Some big investors are sounding the alarm over Hong Kong real estate after years of price rises amid concerns over expected interest rate hikes, while others argue the continued influx of capital is justified.
BlackRock, for instance, is steering clear of all types of Hong Kong property assets after their "phenomenal" rise in value, John Saunders, Asia-Pacific head of real estate at the world's biggest fund house, told AsianInvestor.
Commercial real estate prices in Hong Kong rose by around 22% last year, faster than almost any other major city, and they have more than tripled in value in the past decade, according to data provider Real Capital Analytics (RCA). Office property prices in Central stood at $4,983 per square foot per annum at end-2017, up from $3,570 at end-2013, according to property services firm JLL.
A key issue with Hong Kong's property market is that it “imports inflation from China and pays for it with US [interest] rate policy”, said Saunders. “With China growth lower than it has been and the spectre of rising [US] rates, they make Hong Kong look like an expensive place as far as real estate goes.”
Hong Kong will inevitably be affected by such moves as its currency is pegged to the US dollar and therefore the two markets' rate cycles tend to be closely correlated.
Beijing is targeting 6.5% GDP growth for 2018 and last year the US Federal Reserve indicated it would raise its rates another three times in 2018. But some economists have speculated that the central bank may accelerate that pace.
Capitalisation rates (the rate of return on a real estate investment property based on the income it is expected to generate) in Hong Kong have compressed “phenomenally”, Saunders said.
“If you think about the potted history from the 2008 financial crisis onwards: the US cuts interest rates to zero, China continues to grow fast till 2012-2013, so property prices – and all asset prices – in Hong Kong go on a phenomenal run.”
Yields for all types of Hong Kong real estate range from slightly under 2% to slightly over 3%, said Saunders (see graph). “That looks mighty expensive in a rising rate environment in my view.”
Rising interest rates tend to be seen as bad for real estate because they mean a higher cost of borrowing and higher required yields for investors in light of the higher risk-free rate. That said, rate hikes also tend to indicate rising inflation and a healthier economy, which are positive for rental growth, Saunders said — as long as they are slow and steady.
Meanwhile, others are more bullish than BlackRock on Hong Kong real estate.
Denis Ma, Hong Kong head of research at property consultancy JLL, said the willingness of investors to pay huge sums for deals reflects their underlying confidence in the market’s outlook. As examples, he cited the sale of a major portion of The Center office tower for HK$40.2 billion ($5.15 billion) and The Link Reit’s disposal of a portfolio of 17 neighbourhood malls for HK$23 billion late last year.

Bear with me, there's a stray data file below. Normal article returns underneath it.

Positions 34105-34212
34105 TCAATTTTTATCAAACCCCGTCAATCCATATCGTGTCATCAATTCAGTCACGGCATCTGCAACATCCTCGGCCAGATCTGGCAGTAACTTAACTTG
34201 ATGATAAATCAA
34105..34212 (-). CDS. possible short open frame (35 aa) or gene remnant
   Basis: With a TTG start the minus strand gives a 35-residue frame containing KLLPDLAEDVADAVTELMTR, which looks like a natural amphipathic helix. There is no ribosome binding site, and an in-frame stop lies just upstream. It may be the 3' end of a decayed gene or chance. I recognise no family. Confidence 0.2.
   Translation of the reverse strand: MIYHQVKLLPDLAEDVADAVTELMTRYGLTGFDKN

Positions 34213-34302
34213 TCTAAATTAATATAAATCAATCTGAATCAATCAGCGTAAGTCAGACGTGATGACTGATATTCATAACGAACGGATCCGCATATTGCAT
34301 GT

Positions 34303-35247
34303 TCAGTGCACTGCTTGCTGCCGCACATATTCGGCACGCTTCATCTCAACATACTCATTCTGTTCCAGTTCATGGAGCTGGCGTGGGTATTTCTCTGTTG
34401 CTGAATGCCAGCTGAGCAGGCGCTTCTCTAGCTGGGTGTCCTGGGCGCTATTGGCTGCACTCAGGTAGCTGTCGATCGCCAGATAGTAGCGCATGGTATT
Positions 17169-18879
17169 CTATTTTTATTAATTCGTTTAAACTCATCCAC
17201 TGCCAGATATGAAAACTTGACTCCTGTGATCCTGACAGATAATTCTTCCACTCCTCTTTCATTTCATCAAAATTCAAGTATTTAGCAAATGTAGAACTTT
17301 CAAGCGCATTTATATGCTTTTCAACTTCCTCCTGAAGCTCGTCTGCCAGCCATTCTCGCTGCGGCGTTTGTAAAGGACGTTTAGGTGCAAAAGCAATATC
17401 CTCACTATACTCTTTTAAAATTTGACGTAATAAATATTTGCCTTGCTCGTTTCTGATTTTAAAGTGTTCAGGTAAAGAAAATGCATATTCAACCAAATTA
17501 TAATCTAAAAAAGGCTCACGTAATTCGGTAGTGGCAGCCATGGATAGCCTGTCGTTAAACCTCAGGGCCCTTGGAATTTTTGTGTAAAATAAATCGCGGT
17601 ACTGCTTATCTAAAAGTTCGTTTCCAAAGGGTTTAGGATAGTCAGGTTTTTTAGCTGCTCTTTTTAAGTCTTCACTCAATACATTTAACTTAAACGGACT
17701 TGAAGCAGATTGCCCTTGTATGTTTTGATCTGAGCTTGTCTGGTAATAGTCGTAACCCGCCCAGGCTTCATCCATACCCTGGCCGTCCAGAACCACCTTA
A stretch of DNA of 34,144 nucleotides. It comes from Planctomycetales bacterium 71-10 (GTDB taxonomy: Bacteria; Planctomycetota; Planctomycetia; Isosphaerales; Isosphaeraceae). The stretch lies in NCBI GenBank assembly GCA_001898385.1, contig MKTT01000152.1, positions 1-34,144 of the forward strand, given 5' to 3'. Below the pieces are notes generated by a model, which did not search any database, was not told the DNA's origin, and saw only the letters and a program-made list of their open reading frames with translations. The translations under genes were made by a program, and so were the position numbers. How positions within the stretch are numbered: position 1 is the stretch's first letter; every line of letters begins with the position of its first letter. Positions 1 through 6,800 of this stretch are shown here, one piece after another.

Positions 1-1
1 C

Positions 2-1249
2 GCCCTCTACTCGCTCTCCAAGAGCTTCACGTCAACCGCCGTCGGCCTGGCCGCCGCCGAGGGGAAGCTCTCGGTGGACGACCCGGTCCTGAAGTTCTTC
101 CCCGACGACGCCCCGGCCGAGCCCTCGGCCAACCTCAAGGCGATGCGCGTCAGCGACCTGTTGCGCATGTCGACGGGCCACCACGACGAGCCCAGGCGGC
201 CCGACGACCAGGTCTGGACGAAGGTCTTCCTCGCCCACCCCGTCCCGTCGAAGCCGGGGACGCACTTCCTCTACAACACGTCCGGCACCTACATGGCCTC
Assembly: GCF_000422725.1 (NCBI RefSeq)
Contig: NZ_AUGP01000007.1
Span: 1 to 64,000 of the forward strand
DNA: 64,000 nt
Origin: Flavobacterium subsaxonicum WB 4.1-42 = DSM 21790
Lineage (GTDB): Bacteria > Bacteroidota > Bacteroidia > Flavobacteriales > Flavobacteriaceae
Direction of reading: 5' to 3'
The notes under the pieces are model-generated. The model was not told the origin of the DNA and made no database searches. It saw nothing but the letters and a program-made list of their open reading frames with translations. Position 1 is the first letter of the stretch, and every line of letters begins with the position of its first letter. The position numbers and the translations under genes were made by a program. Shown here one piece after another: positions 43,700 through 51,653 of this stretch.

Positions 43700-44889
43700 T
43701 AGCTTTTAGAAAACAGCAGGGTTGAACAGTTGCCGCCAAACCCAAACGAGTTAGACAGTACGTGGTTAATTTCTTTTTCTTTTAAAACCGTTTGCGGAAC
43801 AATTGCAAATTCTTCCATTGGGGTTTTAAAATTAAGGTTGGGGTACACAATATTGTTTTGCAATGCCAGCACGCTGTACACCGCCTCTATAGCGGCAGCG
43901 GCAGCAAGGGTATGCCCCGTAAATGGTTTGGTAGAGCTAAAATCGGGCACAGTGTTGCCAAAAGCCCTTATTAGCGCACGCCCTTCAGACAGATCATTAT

Vacancy in the Central Grade A office market (the most modern and well-located buildings) is standing at just 1.4%, Ma told AsianInvestor. And investors see the completion of transport infrastructure connecting the city with the Greater Bay Area as an additional catalyst for a retail market that is in the early stages of recovery following a three-year slump.
“So, yes, capital values [in Hong Kong] have definitely shot up over the past year," noted Ma, "but there is definitely enough momentum in the economy to support demand growth and rents over the medium term.”
To compensate for the shrinking returns and rising rate risk in Hong Kong, some investors are shifting their attentions to lower-quality property assets that can be worked a bit harder to generate more income.
In its March report, Emerging Trends in Real Estate Asia Pacific 2018, PwC noted an uptick in interest among foreign core fund managers for higher-risk property investments in Hong Kong, including so-called ‘value-added’ real estate.
Unlike ‘core’ real estate investments, value-add properties are those that have management or operational problems, require physical improvement and/or suffer from capital constraints.
Hong Kong provides good scope for such deals because the rental differential between Grade A and Grade B buildings is much greater than in other markets, the PwC report said. Hence foreign and local players are looking for potential repositioning deals, very often with co-working or co-living potential in mind.
An extended feature on investing into Asia-Pacific real estate will appear in the upcoming April/May issue of AsianInvestor magazine.